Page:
What's Everyone Reading At The Moment?

kissmyshadestoo

Cheeky Defendant
No One Would Listen: by Harry Markopolos..........a book about the Madoff scandal.
 

mauve21

Long time participant
The Collected Stories - Katherine Mansfield.
It's one of my son's english literature books. I've borrowed it because he's got about twelve he has to read so he doesn't
need it at the moment.
 

Emil

A Burnt Child
The last couple of days I have been reading Die Schlafwandler (The Sleepwalkers), a trilogy of novels written between 1928-1932, by the austrian author Hermann Broch. So far I'm almost finished wth the first novel, Pasenow, or the Romanticism, and I like it a lot. I look forward to the following two parts.
 

Oh my god. it's Robby!

spontaneously luminescent

& I only paid $2(used, of course) for it :)
 

M-in-Oz

Active Member
I finished Tuesday's With Morrie and it was pretty good - I'm now reading Atonement as it was first on the stack of books next to my bed.
 

Librarian On Fire

Active Member
Finished "Good-bye To All That" the autobiography of Robert Graves. Follows up on my World War One reading. Now I'm quickly getting through "The Secret of Chanel No.5. The Intimate History of the World's Most Famous Perfume", by Tilar J.Mazzeo. It's alright. The one I love wears No.5. Tis a lovely scent.
 
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goinghome

Guest
I'm halfway through "Seeing Green: Politics of Ecology Explained" by Jonathon Porritt. Someone lent it to me, I think it's out of print which is shocking especially given how relevent all the ideas still are e.g. danger of nuclear power. The author remains publicly active, with BBC broadcasts and a blog - http://www.jonathonporritt.com/pages/
 

Emil

A Burnt Child
At the moment I'm re-reading Die Leiden des jungen Werthers (The Sorrows of Young Werther) by Johann Wolfgang von Goethe. I really, really like this novel.
 
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goinghome

Guest
At the moment I'm re-reading Die Leiden des jungen Werthers (The Sorrows of Young Werther) by Johann Wolfgang von Goethe. I really, really like this novel.

That book had supernatural powers. Goethe based it on his own experience of a love triangle that ended on a major depressive note for himself, which he got over. The book, though, was blamed for causing a wave of suicides across Europe by those infatuated with the romantic despair he did so well. I must say that I've read more about it, than the text itself. I must take a look soon.:)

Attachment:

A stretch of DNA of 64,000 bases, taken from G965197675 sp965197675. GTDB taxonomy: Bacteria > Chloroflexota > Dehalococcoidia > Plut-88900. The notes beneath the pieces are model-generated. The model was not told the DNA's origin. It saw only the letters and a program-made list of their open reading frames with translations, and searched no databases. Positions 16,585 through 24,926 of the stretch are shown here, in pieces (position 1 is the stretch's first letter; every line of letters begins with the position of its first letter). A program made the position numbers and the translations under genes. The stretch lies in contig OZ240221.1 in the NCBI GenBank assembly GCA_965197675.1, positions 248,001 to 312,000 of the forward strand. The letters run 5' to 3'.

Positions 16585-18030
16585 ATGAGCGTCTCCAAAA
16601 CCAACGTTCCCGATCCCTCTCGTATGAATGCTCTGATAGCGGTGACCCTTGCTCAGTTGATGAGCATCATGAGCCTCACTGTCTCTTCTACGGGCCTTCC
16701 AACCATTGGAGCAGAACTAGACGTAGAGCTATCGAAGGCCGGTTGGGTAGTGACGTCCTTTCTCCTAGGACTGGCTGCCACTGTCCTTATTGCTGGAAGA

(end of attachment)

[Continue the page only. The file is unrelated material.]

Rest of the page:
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goinghome

Guest

http://en.wikipedia.org/wiki/The_Graveyard_Book - sounds really fascinating. I hadn't heard of it.

I took a few people for tea to the 5* hotel in Killarney where Morrissey stayed, the Aghadoe Heights, when I was down there recently. It's actually opposite a big graveyard set around the ruins of an old monastery founded by one St. Finan The Leper in the 7th century, and it overlooks lakes and mountains as per attached photos.
1103 View from Aghadoe Heights Hotel Killarney 3.jpg 1103 View from Aghadoe Heights Hotel Killarney 2.jpg 1103 View from Aghadoe Heights Hotel Killarney.jpg

While there, this song came on - http://www.youtube.com/watch?v=rt7SPm7N6D8&feature=related - which made me happy. Can you place it?
 
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goinghome

Guest

Emil

A Burnt Child
That book had supernatural powers. Goethe based it on his own experience of a love triangle that ended on a major depressive note for himself, which he got over. The book, though, was blamed for causing a wave of suicides across Europe by those infatuated with the romantic despair he did so well. I must say that I've read more about it, than the text itself. I must take a look soon.:)

I actually saw a film, it was simply called Goethe!, depicting that last fall but I suppose it was quite fictionalized. It was basically Goethe in the role of Werther with the difference that he didn't kill himself at the end. And the so-called Werther-fever is something really interesting. Young men dressing themselves like Werther in blue coats and yellow vests and shooting themselves just because Werther did. Reality imitates art indeed. And I really recommend you to read the book. It's fantastic.
 
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goinghome

Guest
I actually saw a film, it was simply called Goethe!, depicting that last fall but I suppose it was quite fictionalized. It was basically Goethe in the role of Werther with the difference that he didn't kill himself at the end. And the so-called Werther-fever is something really interesting. Young men dressing themselves like Werther in blue coats and yellow vests and shooting themselves just because Werther did. Reality imitates art indeed. And I really recommend you to read the book. It's fantastic.

I will, thanks. Got it book-marked here online - http://www.gutenberg.org/ebooks/2527 - for viewing shortly. ;)
 
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books wit no pitchers but not much more just fuck off literary ponces long live books more to life than books nerds n squares obscurer and obscurer shakespeare is smart
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